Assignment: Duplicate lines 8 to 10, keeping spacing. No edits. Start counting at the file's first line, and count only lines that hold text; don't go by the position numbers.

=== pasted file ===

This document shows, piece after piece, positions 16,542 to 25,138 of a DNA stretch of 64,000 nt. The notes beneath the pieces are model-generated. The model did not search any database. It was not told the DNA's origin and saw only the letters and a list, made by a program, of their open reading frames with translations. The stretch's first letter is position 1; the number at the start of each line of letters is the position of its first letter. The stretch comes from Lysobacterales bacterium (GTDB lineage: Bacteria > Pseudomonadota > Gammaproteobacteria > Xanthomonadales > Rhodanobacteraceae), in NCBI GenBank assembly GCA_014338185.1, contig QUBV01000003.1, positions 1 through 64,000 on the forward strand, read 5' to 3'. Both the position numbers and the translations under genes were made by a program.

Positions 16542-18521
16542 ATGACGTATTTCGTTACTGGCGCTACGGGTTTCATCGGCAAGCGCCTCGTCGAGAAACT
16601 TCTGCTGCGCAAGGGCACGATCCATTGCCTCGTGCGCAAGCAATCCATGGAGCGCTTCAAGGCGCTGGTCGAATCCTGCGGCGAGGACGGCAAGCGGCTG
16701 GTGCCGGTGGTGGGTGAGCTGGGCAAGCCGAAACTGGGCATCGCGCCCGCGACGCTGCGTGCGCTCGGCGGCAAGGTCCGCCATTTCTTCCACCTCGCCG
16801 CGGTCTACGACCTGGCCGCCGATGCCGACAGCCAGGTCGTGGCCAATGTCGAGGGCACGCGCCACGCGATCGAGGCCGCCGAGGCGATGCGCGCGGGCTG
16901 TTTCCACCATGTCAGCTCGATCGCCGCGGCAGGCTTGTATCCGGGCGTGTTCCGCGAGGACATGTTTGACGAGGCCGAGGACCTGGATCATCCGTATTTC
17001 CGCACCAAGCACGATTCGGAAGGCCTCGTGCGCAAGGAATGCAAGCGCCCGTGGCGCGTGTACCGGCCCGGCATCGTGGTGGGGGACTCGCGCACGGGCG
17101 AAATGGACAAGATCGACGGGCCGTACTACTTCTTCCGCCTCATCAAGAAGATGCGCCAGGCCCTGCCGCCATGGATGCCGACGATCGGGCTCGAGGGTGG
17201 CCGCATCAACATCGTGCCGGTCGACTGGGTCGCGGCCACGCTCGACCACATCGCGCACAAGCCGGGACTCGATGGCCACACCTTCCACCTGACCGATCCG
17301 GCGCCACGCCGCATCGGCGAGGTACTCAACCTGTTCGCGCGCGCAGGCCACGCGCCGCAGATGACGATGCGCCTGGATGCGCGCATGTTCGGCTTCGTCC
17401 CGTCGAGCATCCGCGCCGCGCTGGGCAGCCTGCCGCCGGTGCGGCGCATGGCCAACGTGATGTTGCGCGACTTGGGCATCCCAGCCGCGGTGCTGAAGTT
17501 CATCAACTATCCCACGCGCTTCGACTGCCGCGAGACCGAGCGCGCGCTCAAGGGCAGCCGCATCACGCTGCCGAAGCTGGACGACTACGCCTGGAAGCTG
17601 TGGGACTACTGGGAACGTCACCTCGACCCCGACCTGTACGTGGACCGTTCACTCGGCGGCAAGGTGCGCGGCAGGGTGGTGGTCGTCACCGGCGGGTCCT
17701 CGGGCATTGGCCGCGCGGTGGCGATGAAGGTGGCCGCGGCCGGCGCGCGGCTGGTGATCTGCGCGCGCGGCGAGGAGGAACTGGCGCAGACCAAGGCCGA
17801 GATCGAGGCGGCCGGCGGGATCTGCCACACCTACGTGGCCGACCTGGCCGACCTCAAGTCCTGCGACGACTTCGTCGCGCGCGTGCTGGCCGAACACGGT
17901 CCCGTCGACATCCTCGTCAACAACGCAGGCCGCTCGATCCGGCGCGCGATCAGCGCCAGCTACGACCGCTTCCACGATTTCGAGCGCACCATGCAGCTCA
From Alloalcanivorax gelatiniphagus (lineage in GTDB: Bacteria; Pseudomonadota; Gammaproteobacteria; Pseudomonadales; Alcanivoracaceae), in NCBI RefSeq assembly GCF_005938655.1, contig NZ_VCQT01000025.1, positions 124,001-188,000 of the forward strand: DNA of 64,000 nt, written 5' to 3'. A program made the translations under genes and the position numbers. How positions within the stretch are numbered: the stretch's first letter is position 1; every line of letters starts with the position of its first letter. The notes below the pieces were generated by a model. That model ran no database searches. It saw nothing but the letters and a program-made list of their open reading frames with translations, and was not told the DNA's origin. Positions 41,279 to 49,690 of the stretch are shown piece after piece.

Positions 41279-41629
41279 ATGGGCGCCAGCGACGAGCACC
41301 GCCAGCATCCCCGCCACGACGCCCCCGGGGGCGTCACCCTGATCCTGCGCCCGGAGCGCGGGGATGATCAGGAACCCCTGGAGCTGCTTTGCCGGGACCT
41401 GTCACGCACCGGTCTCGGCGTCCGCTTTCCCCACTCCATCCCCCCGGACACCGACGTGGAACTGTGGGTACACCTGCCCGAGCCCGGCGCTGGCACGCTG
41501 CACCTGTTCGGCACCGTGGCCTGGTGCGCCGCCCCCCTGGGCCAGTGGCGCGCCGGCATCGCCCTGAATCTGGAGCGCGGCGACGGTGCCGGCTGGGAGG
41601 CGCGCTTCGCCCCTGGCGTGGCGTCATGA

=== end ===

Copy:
17001 CGCACCAAGCACGATTCGGAAGGCCTCGTGCGCAAGGAATGCAAGCGCCCGTGGCGCGTGTACCGGCCCGGCATCGTGGTGGGGGACTCGCGCACGGGCG
17101 AAATGGACAAGATCGACGGGCCGTACTACTTCTTCCGCCTCATCAAGAAGATGCGCCAGGCCCTGCCGCCATGGATGCCGACGATCGGGCTCGAGGGTGG
17201 CCGCATCAACATCGTGCCGGTCGACTGGGTCGCGGCCACGCTCGACCACATCGCGCACAAGCCGGGACTCGATGGCCACACCTTCCACCTGACCGATCCG